Enough time has elapsed post RDR for the UK Wealth Management industry to start taking stock of the long term impacts and ongoing implications. I think it is fair to say that in some areas at least – 18 months – after the new regime came into force many companies are still only just getting to grips with the realities of the post RDR world.
There have been direct impacts felt in increased costs with many firms citing excessive increases in compliance and T&C costs. Charles Stanley for example issued a profits warning earlier this year citing post RDR work and other ‘exceptional professional fees’ as one of the prime culprits.
There is a feeling that the Consultants and the Compliance and Regulatory industry are enjoying a bumper harvest whilst Wealth Management firms are struggling to meet the associated costs – which include higher remuneration costs for more and in-demand Compliance T&C professionals and investment in external consulting and IT to manage and control T&C. This on top of having to replace income streams with professional fees has had something of a double whammy effect and we have seen consolidation of firms in the IFA markets and generally a decline in the number of Advisers working in the industry. To compound that further the FCA significantly upped the ante with their switch to a judgement (ie relatively subjective) based approach to regulation which has resulted in increased enforcement and fines. The industry has had to cope with a lot and faces continued regulatory tightening that might well have throttled other less robust industries and leaves many wondering whether the general bashing that the financial services sector in this country has taken in recent times can actually get any worse. The general consensus is that the FCA won’t be backing off anytime soon and indeed their focus at the moment seems to be all about conduct risk.
Like me your inbox has no doubt been filling up with invitations to seminars, briefings and the like on this subject. In short Conduct Risk is well and truly trending – and yet this is a perfect example of the challenges that most firms face in controlling and managing such risk.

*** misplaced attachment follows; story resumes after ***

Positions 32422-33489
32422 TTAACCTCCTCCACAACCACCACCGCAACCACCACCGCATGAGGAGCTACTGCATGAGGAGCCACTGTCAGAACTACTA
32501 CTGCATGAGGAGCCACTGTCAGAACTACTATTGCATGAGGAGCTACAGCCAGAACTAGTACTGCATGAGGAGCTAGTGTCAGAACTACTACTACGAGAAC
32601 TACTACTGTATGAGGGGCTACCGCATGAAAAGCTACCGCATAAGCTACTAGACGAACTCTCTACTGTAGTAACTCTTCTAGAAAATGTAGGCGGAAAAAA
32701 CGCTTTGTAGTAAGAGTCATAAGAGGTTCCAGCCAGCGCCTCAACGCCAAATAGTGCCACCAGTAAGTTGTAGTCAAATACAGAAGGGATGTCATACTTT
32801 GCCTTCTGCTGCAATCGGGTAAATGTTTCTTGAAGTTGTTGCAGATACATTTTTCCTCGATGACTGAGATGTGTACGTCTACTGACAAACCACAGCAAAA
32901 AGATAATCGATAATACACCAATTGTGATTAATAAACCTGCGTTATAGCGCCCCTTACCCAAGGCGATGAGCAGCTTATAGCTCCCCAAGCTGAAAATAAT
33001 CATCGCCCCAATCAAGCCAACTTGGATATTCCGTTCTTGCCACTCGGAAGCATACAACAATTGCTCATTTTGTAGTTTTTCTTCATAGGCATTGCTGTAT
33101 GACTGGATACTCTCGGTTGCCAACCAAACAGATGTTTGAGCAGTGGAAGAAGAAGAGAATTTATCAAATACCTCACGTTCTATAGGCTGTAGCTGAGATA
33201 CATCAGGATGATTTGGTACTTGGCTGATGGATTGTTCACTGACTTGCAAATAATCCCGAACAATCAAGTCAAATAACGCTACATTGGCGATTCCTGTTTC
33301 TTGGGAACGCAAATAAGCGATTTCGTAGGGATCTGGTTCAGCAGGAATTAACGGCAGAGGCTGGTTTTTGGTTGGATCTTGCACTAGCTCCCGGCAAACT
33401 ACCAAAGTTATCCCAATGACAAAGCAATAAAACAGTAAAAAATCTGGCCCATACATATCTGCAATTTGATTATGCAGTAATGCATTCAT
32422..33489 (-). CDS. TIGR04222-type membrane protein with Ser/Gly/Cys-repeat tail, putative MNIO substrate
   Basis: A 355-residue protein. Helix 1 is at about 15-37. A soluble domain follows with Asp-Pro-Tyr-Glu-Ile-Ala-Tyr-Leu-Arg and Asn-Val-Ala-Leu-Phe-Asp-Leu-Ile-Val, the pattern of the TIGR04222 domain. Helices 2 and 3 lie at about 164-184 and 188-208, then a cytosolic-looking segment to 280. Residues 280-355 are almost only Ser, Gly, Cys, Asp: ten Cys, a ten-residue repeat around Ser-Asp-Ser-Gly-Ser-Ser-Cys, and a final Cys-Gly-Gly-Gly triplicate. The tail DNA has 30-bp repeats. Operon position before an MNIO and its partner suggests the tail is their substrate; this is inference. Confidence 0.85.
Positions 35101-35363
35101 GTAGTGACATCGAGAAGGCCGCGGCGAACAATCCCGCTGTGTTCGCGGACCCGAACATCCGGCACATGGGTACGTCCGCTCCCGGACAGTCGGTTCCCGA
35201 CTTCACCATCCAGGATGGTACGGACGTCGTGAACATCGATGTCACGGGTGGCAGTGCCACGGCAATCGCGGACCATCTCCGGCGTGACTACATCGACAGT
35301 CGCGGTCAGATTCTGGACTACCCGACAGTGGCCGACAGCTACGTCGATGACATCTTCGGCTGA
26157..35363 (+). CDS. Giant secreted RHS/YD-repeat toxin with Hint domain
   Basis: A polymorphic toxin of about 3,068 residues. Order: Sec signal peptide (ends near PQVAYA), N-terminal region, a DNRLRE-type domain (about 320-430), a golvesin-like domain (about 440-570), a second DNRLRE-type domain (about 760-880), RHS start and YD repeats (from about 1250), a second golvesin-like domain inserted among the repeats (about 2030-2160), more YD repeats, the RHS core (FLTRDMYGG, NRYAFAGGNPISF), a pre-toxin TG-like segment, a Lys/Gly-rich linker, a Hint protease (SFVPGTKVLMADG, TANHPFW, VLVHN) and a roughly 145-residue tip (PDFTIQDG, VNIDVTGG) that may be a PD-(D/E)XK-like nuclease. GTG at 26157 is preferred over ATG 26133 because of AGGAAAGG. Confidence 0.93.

The FCA already has very big teeth indeed and likes baring them on a regular basis. Since its formation in April last year it has really hit the ground running with vast increases in enforcements, fines and bans. Closer inspection of recent enforcement reveals that conduct is a leading subject for enforcement. The FCA couldn’t be clearer by its intentions and actions that conduct is to be a key focus area and yet in terms of providing clear and relevant guidelines it often is very much less than clear.
I would argue that Conduct is a clear subset of Competence – just a further element that needs to be managed monitored and assessed
The single most important challenge for Compliance/Risk, HR and Senior Management is to create the appropriate conduct and governance model – including the processes by which conduct is managed and standards enforced – and at a higher level embeds the appropriate culture that puts compliance and conduct at the heart of the business model.
So in the absence of clear steers from the FCA regarding this where do Senior Management go next?
Tracey McDermott (the FCA’s Head or Enforcement) suggest that we focus on recent enforcement against others and learn from their mistakes. The only problem being that many examples of enforcement are at the best rather vague. Remember the FCA don’t actually have to prove that a customer has actually been misled or mis-sold to – or that an action has actually caused an instance market abuse – it is enough for them to judge that the actions or indeed the lack of actions of individuals or organisations in their judgement could have led to such outcomes. For example in the mis-selling of PPI – by no means all of those claiming compensation – through the feeding frenzy law firms that have thrived on this (and whose woeful conduct and tactics in attracting ‘customers’ are presumably not being regulated by anyone?) – could ever actually prove individually they were mis-sold a plan. It’s perfectly believable that most people were fully aware of what they were buying. It is enough that the product and or the way it was presented could have been misleading – for the FCA to make a sweeping class action style judgement covering all sales of such products. In the case of market abuse – recent cases have seen enforcement against traders including bans and huge fines for market abuse relating to trader conduct. In some of these instances few, if any, in the industry can truly identify what was actually wrong.